In the story, a private police department has their territory invaded by an autocratic neighbor from the south. As a nation-state, the invaders have a bigger military, more effective weapons, better training, and resources beyond what is strictly economically viable. What’s the solution to such an enemy? Give everyone nukes. Or, more accurately, be around random paranoid farmers that keep nukes buried underneath their farms. Admittedly, establishing MAD over a population of rational actors would eliminate all ability to fight, since anything would suddenly be a binary decision of ignore or cause the destruction of humanity as everyone detonates their nukes in self defense, but… Well, humans are bad at designing perfect systems. There’s a non-zero chance of failure in every mechanical system, and I doubt that a nuclear bomb that is affordable by anyone who wanted it would be built to the highest standards, and people are probably going to get drunk or suicidal or do something dumb with the detonator. Reducing all people to the same power level, by giving everyone nuclear weapons or other WMDs would allow for the NAP to function. But I don’t think humans can function under an all or nothing approach to security and defense. This is why more developed systems of libertarianism establish that a state is needed for mutual defense and law enforcement. The NAP is infeasible as an absolute system at the personal level. NAP like systems can occur at the international stage through alliances and respect of sovereignty, and, admittedly, the threat of nuclear war if absolutely necessary.
So, what makes a realistic naive libertarian society?
The issue is realism and what people ideologically want.
The idea of naive libertarianism is pretty much unworkable as a paradise, with massive harm caused to everyone who isn’t lucky enough to win, and tends to lead to massive concentration of power in the hands of the few in the form of monopolies or through force. Which is totally feasible if you’re willing to address that point head on. Jackson’s Whole is fairly realistic, with massive inefficiencies due a refusal to build public goods, exploitation of people in every sense of the word, a need to pledge devotion to various corporations/aristocratic families for protection, and immoral practices that cause disproportionate harm in comparison to the economic gain.
Which is basically the outcome of unregulated capitalism and a minimized government. That’s the problem, libertarianism may follow the ideas of “I do not interfere, And people become rich by themselves”6
, but there is too much that can go wrong in a way that concentrates power and allows a small number of individuals to affect everything for their own gain. Either those who gain power establish a new government, where the government has a monopoly over force, or other people at similar levels of power balance against them. Also known as warlords or crime families. For example, Kowloon Walled City rapidly was taken over by Triads when neither the UK nor China was willing to exert control over it.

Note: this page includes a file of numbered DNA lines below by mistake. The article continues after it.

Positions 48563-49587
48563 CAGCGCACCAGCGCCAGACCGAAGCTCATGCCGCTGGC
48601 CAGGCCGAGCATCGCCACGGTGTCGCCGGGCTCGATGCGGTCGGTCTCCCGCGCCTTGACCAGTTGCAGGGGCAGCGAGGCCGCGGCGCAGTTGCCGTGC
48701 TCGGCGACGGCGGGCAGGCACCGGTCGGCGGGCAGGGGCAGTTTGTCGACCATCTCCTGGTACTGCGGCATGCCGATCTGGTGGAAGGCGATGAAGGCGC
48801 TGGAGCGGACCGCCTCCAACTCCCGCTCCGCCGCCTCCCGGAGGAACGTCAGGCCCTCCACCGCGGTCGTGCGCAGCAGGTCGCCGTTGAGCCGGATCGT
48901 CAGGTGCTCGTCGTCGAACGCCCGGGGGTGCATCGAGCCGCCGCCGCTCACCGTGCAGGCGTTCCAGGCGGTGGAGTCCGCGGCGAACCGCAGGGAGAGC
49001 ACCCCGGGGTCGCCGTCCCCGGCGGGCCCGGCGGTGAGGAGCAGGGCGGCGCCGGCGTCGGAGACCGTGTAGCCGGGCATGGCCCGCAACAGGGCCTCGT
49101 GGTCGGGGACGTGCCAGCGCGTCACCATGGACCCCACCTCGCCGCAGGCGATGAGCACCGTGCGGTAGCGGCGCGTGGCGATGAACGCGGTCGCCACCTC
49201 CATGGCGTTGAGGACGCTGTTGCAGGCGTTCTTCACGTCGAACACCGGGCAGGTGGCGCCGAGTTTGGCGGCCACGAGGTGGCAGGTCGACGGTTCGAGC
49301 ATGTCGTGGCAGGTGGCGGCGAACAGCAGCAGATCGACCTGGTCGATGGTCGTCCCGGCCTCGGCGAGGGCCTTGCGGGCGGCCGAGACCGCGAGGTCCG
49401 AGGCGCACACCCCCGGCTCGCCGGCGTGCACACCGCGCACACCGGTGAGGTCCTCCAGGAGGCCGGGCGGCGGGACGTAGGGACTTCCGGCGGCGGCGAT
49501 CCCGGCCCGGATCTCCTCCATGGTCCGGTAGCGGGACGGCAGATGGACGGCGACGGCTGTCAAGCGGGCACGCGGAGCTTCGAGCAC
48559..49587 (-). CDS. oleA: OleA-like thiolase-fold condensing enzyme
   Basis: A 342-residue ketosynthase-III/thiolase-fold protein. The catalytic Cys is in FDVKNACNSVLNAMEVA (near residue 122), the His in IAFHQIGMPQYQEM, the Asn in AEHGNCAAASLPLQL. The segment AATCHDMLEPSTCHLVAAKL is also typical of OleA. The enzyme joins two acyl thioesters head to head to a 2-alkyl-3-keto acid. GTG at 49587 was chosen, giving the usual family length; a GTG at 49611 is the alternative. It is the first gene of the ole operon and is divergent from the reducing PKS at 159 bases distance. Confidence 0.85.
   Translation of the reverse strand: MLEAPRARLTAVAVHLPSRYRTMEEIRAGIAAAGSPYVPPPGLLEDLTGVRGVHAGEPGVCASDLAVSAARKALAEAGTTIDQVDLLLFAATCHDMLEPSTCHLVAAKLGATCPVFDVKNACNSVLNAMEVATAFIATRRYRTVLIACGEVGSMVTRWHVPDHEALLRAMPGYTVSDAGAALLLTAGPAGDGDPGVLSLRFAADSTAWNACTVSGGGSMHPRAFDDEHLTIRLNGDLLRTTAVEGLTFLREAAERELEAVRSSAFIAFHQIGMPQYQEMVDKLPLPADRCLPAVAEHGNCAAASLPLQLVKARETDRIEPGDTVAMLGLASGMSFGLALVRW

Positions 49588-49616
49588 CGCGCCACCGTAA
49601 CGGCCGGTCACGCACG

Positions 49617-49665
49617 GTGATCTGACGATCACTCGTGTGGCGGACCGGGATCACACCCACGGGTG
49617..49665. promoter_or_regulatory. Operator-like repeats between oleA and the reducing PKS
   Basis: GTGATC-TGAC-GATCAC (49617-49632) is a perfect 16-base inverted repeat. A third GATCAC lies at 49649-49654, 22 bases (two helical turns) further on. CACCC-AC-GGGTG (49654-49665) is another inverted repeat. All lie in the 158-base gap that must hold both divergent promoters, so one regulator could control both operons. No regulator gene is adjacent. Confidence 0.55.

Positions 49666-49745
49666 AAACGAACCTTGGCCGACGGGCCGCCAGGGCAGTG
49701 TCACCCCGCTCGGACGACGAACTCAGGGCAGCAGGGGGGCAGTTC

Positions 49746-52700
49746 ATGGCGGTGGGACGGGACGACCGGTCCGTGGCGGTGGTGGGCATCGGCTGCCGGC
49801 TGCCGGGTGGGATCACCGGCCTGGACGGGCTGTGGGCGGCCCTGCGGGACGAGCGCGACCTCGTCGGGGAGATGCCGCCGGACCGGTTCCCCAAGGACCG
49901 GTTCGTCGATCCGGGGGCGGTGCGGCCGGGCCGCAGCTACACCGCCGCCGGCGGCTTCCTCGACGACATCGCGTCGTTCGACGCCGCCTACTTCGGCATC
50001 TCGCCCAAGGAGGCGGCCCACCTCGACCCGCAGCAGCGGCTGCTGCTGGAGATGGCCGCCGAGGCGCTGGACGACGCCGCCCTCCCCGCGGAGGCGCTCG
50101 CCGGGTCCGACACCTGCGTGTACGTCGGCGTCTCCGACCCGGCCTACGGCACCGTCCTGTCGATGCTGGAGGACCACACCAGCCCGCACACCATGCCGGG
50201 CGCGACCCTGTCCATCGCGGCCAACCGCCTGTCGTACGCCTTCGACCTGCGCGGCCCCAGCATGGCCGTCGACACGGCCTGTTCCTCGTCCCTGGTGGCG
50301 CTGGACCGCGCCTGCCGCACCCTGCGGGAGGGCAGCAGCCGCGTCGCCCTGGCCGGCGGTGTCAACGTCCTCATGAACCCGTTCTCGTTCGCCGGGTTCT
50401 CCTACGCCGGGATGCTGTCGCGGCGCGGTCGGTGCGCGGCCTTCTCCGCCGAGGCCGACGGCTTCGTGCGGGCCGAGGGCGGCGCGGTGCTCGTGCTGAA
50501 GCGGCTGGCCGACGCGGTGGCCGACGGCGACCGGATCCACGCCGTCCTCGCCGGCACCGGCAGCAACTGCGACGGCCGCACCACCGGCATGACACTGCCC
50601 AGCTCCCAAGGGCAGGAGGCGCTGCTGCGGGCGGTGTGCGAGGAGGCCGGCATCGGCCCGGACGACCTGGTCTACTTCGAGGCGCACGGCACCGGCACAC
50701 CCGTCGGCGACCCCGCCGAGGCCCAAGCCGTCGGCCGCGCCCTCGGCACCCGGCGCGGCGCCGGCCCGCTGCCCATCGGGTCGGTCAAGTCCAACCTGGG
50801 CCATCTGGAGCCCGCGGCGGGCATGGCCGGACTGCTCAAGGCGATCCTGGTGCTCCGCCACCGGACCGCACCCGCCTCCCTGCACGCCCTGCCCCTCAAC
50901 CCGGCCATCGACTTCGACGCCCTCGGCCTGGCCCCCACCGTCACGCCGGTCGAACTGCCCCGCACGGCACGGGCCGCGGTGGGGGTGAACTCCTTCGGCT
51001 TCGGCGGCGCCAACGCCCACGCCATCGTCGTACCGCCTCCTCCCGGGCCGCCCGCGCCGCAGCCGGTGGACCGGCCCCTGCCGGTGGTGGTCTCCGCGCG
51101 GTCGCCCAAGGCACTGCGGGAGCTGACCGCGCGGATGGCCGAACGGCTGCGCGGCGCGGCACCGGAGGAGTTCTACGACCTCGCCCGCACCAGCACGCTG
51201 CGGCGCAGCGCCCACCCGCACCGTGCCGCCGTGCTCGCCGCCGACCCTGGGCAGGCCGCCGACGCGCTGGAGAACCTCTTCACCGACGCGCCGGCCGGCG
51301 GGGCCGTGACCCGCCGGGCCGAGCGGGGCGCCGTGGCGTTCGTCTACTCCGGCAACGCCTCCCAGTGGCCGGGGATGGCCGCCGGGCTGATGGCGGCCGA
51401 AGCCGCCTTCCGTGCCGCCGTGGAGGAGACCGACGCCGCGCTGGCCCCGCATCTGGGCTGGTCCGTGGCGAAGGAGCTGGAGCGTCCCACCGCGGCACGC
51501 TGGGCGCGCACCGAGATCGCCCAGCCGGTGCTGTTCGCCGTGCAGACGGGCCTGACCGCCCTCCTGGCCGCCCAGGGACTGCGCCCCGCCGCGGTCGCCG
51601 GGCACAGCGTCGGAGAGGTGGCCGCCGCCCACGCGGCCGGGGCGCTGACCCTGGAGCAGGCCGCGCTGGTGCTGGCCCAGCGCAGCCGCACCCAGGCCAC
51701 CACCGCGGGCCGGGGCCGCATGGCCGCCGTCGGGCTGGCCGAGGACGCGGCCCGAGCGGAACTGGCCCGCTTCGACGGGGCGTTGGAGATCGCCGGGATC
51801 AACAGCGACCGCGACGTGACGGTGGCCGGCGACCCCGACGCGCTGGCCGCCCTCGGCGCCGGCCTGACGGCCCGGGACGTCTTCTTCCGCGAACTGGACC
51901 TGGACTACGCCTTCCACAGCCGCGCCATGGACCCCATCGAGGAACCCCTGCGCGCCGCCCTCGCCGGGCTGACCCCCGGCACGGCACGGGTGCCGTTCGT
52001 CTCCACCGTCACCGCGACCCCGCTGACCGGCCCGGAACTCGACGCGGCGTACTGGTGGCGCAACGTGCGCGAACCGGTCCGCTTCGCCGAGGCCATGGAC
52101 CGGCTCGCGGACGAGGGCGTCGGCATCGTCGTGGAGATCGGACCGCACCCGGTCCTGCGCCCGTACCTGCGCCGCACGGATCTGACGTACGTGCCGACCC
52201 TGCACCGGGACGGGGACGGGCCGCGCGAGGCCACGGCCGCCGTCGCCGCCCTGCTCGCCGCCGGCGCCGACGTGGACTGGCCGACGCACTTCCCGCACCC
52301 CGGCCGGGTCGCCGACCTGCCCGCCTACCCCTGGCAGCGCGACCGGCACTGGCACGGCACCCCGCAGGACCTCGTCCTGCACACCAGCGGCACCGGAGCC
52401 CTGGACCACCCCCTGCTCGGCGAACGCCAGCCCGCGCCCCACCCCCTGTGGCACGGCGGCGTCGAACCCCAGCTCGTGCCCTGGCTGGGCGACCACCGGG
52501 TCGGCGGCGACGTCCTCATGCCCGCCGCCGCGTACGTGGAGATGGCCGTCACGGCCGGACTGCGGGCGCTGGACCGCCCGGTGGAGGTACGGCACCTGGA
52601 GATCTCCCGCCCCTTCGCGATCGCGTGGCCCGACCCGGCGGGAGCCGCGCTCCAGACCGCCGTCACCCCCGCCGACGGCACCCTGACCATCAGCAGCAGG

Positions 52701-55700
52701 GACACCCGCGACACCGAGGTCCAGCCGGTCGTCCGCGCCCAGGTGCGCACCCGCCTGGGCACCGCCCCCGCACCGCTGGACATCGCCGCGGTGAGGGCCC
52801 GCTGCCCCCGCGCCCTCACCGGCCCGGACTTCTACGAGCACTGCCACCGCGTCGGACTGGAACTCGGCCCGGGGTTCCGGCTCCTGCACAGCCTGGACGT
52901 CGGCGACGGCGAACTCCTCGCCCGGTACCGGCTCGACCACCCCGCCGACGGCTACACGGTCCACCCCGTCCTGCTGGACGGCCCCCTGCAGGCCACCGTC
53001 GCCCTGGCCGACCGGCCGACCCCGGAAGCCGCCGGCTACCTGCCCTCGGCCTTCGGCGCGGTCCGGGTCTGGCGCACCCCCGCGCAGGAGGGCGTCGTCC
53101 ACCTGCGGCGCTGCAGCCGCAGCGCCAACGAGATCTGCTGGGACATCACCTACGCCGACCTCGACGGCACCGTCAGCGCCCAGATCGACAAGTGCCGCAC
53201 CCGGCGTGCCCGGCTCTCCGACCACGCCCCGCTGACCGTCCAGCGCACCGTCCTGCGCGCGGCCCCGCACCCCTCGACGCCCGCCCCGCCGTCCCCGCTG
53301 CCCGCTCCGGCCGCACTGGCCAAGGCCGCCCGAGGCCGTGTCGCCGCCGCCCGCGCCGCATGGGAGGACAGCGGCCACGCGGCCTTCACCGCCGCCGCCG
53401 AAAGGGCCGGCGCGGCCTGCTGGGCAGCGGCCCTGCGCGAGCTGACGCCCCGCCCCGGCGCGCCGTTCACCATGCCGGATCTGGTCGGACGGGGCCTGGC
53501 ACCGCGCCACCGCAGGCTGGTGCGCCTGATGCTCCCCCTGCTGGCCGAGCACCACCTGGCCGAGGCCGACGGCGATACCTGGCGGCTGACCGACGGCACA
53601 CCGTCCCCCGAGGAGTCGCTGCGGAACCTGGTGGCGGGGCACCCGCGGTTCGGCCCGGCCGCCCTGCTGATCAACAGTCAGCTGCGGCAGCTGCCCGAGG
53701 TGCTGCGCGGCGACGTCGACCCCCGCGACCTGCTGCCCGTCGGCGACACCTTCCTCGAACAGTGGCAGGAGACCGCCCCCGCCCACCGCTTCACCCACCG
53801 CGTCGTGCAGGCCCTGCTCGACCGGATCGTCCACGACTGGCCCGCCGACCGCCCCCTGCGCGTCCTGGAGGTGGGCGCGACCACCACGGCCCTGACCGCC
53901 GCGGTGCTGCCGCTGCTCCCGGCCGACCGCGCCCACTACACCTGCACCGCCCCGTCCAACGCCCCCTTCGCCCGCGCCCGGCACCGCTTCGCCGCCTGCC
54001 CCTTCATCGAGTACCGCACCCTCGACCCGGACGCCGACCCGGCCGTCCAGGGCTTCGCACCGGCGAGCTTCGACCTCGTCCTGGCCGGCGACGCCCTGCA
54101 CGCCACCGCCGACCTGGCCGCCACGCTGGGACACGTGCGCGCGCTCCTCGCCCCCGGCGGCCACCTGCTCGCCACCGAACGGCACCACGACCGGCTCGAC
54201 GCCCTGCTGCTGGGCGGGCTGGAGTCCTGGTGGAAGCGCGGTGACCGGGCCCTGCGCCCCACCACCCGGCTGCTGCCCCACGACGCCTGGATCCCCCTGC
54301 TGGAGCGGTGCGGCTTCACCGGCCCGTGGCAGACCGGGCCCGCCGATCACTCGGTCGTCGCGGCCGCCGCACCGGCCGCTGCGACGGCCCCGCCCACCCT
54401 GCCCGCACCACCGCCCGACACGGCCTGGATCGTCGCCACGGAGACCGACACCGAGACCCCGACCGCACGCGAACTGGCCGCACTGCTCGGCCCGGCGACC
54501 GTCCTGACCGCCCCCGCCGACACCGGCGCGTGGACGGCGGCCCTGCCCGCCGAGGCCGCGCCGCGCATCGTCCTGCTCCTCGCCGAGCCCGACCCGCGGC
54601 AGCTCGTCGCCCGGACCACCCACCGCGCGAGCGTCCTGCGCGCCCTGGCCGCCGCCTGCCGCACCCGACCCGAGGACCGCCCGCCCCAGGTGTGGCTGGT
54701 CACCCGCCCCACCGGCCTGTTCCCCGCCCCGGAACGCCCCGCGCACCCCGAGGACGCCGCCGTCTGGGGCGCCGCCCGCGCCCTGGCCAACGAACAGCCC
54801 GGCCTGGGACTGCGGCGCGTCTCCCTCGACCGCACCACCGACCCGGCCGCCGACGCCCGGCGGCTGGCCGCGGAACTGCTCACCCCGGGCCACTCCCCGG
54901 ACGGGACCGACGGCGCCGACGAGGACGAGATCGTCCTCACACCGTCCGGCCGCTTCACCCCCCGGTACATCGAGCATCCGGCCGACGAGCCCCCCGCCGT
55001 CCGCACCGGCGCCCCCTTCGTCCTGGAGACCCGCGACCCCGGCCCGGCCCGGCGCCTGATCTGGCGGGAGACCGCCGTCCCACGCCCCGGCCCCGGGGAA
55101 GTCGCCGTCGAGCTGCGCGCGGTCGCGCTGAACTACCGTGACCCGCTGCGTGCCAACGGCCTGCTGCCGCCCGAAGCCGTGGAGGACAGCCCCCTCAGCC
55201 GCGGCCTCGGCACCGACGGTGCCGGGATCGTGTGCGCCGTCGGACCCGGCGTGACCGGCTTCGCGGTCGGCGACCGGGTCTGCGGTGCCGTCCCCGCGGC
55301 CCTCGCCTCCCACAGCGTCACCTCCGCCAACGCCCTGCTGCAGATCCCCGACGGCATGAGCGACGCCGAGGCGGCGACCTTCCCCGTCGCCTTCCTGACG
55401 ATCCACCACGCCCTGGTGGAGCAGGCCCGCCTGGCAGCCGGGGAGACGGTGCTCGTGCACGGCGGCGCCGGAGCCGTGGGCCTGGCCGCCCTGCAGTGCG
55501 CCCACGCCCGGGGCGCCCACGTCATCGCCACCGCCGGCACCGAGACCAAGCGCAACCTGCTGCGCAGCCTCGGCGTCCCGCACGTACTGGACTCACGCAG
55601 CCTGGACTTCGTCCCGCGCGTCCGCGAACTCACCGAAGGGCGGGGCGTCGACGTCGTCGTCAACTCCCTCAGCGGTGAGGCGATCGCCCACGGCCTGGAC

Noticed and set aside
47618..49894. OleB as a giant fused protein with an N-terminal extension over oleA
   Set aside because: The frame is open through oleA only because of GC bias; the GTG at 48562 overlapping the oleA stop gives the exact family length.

Unless the society is centered only on goods that cannot have a monopoly, such as food in a society of farmers, power concentration of the successful is part of what attracts people to libertarianism. You work hard, you get rewarded with wealth. And wealth means power. And power concentration without regulation offers more opportunity of power concentration in the future, which increasingly undermines the basis of libertarianism. The naive approach doesn’t allow for a more perfect existence because game theory allows and strongly encourages for people to exploit the system for personal gain, and effective banding together against such individuals is nearly impossible.5
A feasible and more mature libertarian society is presented in most trading sims. The government provides a minimum level of security, it has some regulatory capacity (though that is most often abused to block development in these games), and contracts are enforced by, presumably, the judiciary. It is a useful approximation of how businesses most efficiently operate, and helps explain why there is a lot of serious economic interest in more nuanced forms of libertarianism. At the same time, the end game helps demonstrate the long term issues with libertarianism, namely concentration of power. At some point, the player will usually gain enough influence and money for restrictions to become irrelevant. Which, in real life, indicates a subversion of libertarian ideology, where freedoms can be infringed through economic pressure. If you want a lasting libertarian society, you need a minimum level of government intervention to prevent outsize harm to society. This should consist of, at the extreme minimum, a regulatory body to enforce competition and prevent other market failures, in addition to the standard requirements of a military and a judiciary.
Well, basically, nuance exists.
If you want to establish a perfect political system, regardless of form, it’s probably going to pretty damn complex, considering humans haven’t found one yet.
Libertarianism’s issue is that the popular variant is both readily understandable, implying that attempts haven't failed due to not following theory, and the failures on any scale are readily apparent.
When a group of libertarians set about scrapping their local government, chaos descended. And then the bears moved in.
Or Sealand. Or any of a dozen other small scale attempts. Or, for the need for regulations, the US during the Gilded Age.
There are plenty of well regarded economists that have published substantial analysis on limited government in a modern economic system, and the inefficiencies in larger government. I strongly recommend drawing on them, rather than on the more simplistic models that can be found in a highschool or college freshman economic textbook.
If you enjoyed this, other posts in this series include: Money is a lot more complex than authors realize Taxes are a lot more complex than authors realize Slavery is a lot more complex than authors realize